Remember when Barney Frank told us Americans that Fannie and Freddie were just fine — that what conservatives were trying to do was ruin housing for the poor.

The distinct premise these progressives are trying to publically convey is founded on a supposition of the rational and reasonable. Their approach to the formulation of fiscal policy is striking the right balance; that there really is a distinction between spending and investing. They are broadcasting to all that will listen the proposal that no rational and reasoned elected representative of the liberal brand, particularly considering the present state of economic affairs, could possibly, consider simply dallying, dithering, as if they were obsessively eccentric ideologically motivated nincompoops. Oh no, these liberal Democrats are not thinking of 2012; they are not dancing so to eat up time so that this year’s budget will be muted by the arrival of end of the year…

Certainly, the Obama government has a living breathing snapshot of what the collapse of a welfare state looks like; surely, it is aware of California. A state that faces an immediate $26.6 billion dollar shortfall, an estimated half-a-trillion dollar public pension obligatory, and unemployment higher than Michigan. The reality is that California has 12% of the nation’s population and 1/3 of the national welfare cases. Now how in the world did all of the highly educated all-knowing wonks allow this counter-to-deductive-sensibility manifest? Well, here’s how: They borrowed and spent the people’s money as if state taxes and fees were on a guaranteed upward path. Naturally, in keeping with the stupidity of enacting and implementing a policy of wish, hope, and disbelieve in the empirically obvious, they were elected and reelected by promising more to those who have less and less to those who have more.

We ideological counter engagers are fighting for a period; we then retire to our corners, recalculate strategy, tactics, and venture out into the middle of the ring. Compromise has become (as it should be) a nasty possibility that neither engager contemplates as a solution. The Republicans are searching for a superhero to save the day… and the Democrats have their superhero.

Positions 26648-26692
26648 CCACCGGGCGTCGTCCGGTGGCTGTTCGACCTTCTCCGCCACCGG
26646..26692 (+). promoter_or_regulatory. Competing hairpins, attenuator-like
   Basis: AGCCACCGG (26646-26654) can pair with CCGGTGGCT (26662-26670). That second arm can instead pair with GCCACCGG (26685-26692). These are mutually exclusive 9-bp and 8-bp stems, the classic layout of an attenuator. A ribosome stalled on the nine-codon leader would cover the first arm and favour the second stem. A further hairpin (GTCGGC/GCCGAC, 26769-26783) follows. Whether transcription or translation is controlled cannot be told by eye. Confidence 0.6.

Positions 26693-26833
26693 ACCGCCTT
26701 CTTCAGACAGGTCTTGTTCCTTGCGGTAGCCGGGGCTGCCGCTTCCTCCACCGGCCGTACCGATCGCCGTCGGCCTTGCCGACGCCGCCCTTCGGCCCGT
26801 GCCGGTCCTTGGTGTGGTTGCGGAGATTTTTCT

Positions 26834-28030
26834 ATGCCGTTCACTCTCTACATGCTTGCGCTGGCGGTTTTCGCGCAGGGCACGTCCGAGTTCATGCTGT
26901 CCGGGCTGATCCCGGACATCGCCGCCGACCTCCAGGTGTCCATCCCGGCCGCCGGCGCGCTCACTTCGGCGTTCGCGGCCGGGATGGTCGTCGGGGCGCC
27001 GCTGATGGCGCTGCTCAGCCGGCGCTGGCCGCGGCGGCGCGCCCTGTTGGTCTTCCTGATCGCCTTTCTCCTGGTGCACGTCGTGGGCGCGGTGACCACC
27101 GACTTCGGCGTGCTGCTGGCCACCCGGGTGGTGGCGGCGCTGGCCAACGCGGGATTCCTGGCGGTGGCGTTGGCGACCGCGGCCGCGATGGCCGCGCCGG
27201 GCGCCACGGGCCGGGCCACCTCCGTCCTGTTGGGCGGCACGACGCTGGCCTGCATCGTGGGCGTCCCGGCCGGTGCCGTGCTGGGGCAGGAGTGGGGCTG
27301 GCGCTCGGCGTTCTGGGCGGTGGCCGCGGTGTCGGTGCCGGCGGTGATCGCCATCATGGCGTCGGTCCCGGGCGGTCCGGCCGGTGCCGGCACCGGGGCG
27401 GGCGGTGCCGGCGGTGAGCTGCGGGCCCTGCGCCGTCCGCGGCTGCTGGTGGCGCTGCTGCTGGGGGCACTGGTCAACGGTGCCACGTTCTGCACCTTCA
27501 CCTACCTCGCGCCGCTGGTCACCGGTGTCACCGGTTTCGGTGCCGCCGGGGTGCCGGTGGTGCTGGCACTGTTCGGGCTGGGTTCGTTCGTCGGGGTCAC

Authored by William Robert Barber

November 22nd is nearing. The political parties are battling for positioning, the requirements of harvesting voters set aside prudence and truthfulness; all actions no matter how negative subordinates to victory. Candidates are persuading and the voters are advocating or deciding. Unions are nervous. And all the special interests are pitching their perspective. Contrivances dominate. The liberal progressives are begging for more time. The Republicans swear they have learned their lesson from the last period of governess.

None of the pundits believe the Tea Party influence will persevere — or I should say the pundits are hoping. Obama is talking, talking, and talking; Reid is scared. Pelosi is a cross of indignant and oblivious to populous sentiment. The Blue Dogs are striving to be a bit redder than their recent liberal vote’s evidence. The media is soaking up all the political advertising money and the average Joe is really pissed.

Naturally, I am pleased that the conservative viewpoint is at the forefront of electoral dialogue; but if, by the grace of God and a few Marines, the Republicans should capture the majority in the House of Representatives, I would like to see the present leadership regress into the Hinterland and fresh blood take on the reins of governorship. John Boehner had his chance to practice conservative governing; instead, he sided with the liberal doctrine of unlimited government, endorsed an unfunded Medicare with expenditures of over $449 billion, Medicaid as of 2008 at $351 billion. He voted for TARP and other such legislation, creating a policy result of spend, spend, and spend. That also should be the fate of Eric Cantor and all the other Rhinos that permitted the Bush administration to behave like liberal Democrats. An indicator of real change from the standard Republican appropriators like Jerry Lewis of California is whether Mr. Lewis will chair the House appropriations committee. He is senior. Now will Mr. “pork” be permitted to stand as chair?

The simplicity of truth-telling is still beyond the reach of congress’ leadership. No politician will directly address the dark and foreboding meaningfulness of pension fund obligations; the unsustainable federal and state entitlements, the fiscal deficit and its menacing probabilities, Fannie & Freddie still linger eating up billions of dollars as the housing crises continues to deteriorate. The nonelected-appointed are presently writing the consequences of the ObamaCare and the Dodd-Frank legislation, tax law is in purgatory, all the while the business sector is contemplating instead of investing. And the liberal Democrats’ only response is “green energy” and” tax the rich”.